Of course all of this is a moot point because this diamond would not have cleared my desk when I was the diamond buyer for Nice Ice, because the primary inclusions consist of feathers which are stacked together along the edge of the diamond in close succession, in such a way that I wouldn’t have been comfortable selling them under our brand name. This of course is a matter of personal preference, and every company is free to decide what level of inclusions they are comfortable selling under their brand, but if you read my article on diamond clarity characteristics you’ll see that I indicate that we would routinely reject diamonds with substantial feathers or stacks of feathers located along the girdle edge because of the potential durability issue that they present. Specifically what I am referring to are the abundance of feathers indicated along the girdle edge of this diamond on the plotting diagram provided to the left.[separator]
In case you’re not familiar with how to read a diamond plotting diagram, the top or crown portion of the diamond is represented by the facet diagram positioned on the left, and the bottom or pavilion portion of the diamond is represented by the facet diagram positioned on the right. Imagine a vertically oriented dotted line positioned between the two diamonds, that you would use to fold the lower half of the diamond under the upper half to create a three dimensional model of the diamond.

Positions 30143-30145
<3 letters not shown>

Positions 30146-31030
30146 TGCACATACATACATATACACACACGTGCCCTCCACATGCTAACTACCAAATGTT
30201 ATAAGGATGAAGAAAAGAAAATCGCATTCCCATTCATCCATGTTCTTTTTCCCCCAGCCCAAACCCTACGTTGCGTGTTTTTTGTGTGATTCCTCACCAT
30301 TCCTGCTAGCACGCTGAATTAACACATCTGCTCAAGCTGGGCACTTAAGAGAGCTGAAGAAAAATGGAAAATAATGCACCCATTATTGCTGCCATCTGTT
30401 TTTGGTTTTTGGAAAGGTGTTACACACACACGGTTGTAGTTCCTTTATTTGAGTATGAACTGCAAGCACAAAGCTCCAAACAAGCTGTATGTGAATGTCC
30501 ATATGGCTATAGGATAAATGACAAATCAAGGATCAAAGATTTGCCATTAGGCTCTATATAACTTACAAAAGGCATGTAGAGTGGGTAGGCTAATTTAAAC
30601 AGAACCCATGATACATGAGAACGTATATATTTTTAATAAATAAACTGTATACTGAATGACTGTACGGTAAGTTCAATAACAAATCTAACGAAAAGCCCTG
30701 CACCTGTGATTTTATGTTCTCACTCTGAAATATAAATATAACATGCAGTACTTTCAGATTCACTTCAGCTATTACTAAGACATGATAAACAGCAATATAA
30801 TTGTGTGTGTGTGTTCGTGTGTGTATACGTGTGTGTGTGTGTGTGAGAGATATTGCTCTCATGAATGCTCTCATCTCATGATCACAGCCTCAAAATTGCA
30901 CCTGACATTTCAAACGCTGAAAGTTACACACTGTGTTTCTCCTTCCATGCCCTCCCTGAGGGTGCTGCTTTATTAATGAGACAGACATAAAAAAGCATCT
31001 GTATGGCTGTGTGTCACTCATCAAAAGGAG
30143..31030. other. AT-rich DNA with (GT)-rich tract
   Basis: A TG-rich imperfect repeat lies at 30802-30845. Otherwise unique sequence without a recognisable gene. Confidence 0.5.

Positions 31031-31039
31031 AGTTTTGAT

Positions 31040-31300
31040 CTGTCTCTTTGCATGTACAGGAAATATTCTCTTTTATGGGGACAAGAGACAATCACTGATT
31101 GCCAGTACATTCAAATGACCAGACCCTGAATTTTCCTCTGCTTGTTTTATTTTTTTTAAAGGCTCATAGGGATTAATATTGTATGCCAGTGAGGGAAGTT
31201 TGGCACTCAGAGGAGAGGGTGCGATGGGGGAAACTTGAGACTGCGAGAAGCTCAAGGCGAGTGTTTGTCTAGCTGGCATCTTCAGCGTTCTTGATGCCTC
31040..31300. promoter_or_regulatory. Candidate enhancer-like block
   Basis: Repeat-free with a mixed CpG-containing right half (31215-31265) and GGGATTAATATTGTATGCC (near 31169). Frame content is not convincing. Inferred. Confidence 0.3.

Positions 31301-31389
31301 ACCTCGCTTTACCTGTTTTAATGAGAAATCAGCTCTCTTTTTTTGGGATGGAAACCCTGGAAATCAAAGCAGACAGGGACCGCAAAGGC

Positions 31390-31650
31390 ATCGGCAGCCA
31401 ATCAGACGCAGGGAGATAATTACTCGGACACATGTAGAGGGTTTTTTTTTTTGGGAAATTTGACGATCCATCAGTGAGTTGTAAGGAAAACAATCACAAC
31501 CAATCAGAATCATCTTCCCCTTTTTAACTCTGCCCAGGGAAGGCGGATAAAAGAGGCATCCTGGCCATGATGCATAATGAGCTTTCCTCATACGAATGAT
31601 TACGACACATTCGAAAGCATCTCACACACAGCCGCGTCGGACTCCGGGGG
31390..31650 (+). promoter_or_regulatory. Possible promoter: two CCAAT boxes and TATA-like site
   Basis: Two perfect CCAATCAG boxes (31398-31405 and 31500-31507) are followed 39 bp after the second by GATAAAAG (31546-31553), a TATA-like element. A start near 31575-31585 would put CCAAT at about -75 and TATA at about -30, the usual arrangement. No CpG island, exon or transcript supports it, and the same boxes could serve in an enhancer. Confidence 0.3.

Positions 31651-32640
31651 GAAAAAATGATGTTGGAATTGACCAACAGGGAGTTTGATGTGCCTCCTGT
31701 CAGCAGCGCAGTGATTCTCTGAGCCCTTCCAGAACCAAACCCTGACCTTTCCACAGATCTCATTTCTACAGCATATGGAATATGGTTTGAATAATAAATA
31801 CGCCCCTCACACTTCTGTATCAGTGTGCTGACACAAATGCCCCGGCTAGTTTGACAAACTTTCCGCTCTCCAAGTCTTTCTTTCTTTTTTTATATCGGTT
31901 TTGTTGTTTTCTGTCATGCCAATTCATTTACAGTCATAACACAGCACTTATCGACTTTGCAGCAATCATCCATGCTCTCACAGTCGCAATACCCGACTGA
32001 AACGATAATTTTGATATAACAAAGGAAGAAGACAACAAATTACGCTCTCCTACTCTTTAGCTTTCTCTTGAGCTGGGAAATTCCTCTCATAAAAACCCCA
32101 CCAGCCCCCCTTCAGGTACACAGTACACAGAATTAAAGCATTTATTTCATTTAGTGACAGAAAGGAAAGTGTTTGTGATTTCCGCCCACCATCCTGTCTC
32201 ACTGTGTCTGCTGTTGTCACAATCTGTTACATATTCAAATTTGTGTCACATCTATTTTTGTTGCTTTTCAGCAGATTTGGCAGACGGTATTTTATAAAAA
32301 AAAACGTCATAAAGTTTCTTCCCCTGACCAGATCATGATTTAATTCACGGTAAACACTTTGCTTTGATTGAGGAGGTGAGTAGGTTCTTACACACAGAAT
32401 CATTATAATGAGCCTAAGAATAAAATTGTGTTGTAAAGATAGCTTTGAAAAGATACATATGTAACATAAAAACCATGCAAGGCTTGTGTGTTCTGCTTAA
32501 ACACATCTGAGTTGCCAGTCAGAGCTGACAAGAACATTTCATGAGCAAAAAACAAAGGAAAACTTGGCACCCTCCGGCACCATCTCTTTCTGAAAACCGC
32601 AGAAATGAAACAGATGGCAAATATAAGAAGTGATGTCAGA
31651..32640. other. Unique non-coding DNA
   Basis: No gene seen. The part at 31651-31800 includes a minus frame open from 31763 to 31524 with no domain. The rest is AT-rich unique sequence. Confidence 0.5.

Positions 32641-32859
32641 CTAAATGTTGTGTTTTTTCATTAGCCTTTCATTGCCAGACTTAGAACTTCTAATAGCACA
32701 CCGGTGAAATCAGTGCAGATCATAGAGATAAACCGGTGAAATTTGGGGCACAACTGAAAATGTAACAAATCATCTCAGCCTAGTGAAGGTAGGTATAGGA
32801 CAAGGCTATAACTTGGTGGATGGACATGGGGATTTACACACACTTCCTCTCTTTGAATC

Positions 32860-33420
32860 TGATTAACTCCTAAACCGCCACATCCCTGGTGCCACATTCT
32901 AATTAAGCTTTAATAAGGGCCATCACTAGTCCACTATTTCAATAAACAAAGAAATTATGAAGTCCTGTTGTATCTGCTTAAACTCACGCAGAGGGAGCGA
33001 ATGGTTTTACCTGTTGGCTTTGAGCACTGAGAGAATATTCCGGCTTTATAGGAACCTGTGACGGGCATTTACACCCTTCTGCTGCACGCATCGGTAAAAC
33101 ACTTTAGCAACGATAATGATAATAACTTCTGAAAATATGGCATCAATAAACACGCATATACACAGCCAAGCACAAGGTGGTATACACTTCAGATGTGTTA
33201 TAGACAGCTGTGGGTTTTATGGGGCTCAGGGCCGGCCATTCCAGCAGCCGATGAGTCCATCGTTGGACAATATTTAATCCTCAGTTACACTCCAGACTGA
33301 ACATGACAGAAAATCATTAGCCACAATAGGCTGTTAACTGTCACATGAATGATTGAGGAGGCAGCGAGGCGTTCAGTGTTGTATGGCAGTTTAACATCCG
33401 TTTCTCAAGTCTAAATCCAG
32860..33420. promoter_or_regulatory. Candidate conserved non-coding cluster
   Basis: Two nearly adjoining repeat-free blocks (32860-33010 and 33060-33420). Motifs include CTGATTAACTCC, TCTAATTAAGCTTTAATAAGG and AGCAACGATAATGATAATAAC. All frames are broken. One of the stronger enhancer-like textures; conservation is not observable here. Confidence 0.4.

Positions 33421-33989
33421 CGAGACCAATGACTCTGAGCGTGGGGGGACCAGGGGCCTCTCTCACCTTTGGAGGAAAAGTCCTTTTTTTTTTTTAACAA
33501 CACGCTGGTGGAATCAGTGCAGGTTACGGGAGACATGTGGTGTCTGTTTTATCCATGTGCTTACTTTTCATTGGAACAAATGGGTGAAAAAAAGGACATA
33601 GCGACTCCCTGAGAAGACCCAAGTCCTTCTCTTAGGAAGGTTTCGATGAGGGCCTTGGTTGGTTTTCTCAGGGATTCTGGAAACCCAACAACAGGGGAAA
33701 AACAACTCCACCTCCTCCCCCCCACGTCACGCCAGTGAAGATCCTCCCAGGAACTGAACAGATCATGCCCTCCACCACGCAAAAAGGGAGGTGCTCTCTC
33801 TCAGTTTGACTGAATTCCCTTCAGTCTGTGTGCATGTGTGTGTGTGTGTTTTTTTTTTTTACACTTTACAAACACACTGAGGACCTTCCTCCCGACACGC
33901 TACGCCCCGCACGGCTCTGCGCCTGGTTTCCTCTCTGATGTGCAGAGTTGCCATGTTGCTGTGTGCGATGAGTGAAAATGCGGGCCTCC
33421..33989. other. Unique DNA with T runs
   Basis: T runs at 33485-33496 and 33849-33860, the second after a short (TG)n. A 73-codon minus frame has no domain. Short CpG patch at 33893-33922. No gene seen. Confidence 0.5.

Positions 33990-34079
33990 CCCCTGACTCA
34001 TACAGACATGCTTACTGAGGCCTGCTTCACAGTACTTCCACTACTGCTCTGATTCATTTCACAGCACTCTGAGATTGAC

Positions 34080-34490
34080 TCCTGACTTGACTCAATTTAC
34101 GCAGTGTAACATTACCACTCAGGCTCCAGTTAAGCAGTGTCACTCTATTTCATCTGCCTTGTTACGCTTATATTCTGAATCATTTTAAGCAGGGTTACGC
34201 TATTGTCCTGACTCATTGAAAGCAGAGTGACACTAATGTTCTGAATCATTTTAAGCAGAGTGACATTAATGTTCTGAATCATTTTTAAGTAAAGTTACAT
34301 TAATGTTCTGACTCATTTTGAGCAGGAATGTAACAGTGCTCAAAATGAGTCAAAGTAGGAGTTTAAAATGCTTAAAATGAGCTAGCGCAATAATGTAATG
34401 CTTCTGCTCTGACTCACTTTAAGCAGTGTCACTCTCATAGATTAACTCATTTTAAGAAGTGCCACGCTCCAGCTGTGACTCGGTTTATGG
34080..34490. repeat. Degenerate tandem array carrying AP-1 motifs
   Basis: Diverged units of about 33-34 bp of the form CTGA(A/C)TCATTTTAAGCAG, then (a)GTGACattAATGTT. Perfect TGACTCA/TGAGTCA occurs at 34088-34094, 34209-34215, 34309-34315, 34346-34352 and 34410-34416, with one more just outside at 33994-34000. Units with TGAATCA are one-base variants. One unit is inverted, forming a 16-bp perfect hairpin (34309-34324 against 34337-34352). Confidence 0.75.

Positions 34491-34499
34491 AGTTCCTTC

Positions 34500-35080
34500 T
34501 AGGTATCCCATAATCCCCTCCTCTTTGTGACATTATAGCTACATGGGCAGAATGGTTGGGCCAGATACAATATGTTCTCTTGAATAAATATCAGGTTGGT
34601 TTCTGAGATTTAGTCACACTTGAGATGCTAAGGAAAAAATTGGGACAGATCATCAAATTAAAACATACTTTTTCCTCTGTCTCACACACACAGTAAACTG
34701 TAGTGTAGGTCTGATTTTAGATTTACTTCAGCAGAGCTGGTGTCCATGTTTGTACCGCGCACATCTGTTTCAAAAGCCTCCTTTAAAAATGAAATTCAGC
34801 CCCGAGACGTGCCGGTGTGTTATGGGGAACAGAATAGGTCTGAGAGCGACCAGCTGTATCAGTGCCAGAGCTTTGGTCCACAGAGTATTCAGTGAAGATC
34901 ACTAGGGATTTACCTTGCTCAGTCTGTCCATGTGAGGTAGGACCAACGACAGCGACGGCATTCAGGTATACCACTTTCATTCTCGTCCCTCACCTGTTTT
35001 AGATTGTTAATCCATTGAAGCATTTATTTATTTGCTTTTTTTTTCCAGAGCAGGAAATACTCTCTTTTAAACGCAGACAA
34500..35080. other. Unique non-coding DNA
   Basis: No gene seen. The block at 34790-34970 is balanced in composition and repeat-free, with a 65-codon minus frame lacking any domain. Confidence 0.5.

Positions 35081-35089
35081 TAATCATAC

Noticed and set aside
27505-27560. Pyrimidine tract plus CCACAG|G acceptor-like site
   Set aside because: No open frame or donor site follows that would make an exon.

Upon doing so, you’ll be able to see that the feathers indicated by the little red lines in the relative four o’clock region of the diamond in the crown section, align with the feathers indicated in the eight o’clock region of the pavilion, thus it is likely that the feathers crossover between the upper and lower sections of the diamond.
Likewise the feathers indicated in the relative ten o’clock region of the upper half of the diamond, line up with the feathers indicated in the relative two o’clock region of the pavilion half of the diamond… Now these feathers, which are minor fractures within the crystal structure of the diamond tend not to be much of an issue after a diamond has been polished, but I feel that this is a bit much and I would not have purchased this diamond for inventory when I was the diamond buyer for Nice Ice, thus I’m certainly not going to recommend that you purchase it now.
But I do love the proportions of this diamond! I kind of feel like if it were possible to combine the proportions of either the 1.713 carat or the 1.733 carat, A Cut Above™ diamonds from Whiteflash with the hearts pattern exhibited by the 1.700 carat, Whiteflash Expert Selection diamond, that we’d have a clear winner.
The challenge that I have with these particular options, is that I truly feel that a spectacular looking diamond is the result of extremely precise optical symmetry and center range zero ideal cut proportions… if you want a diamond that people are going to notice from across the room, which delivers an incredible amount of light return and sparkle, and a virtual balance of brilliance and dispersion, focus on finding a diamond with proportions within my preferred range, which exhibits a crisp and complete pattern of hearts and arrows… they simply can’t be beat!
And I’m not alone in the belief that optical symmetry and proportions are a critical factor of the diamond selection process, an abstract published by the American Gem Society in September 2007, titled the Evaluation of Brilliance, Fire, and Scintillation in Round Brilliant Gemstones, indicates that diamonds cut to the level of precision required to produce a crisp and complete pattern of hearts and arrows, is likely to display a higher number of virtual facets, exhibit a higher volume of light return, and exhibit larger flashes of light, than ideal cut diamonds which are cut to a lesser degree of optical symmetry.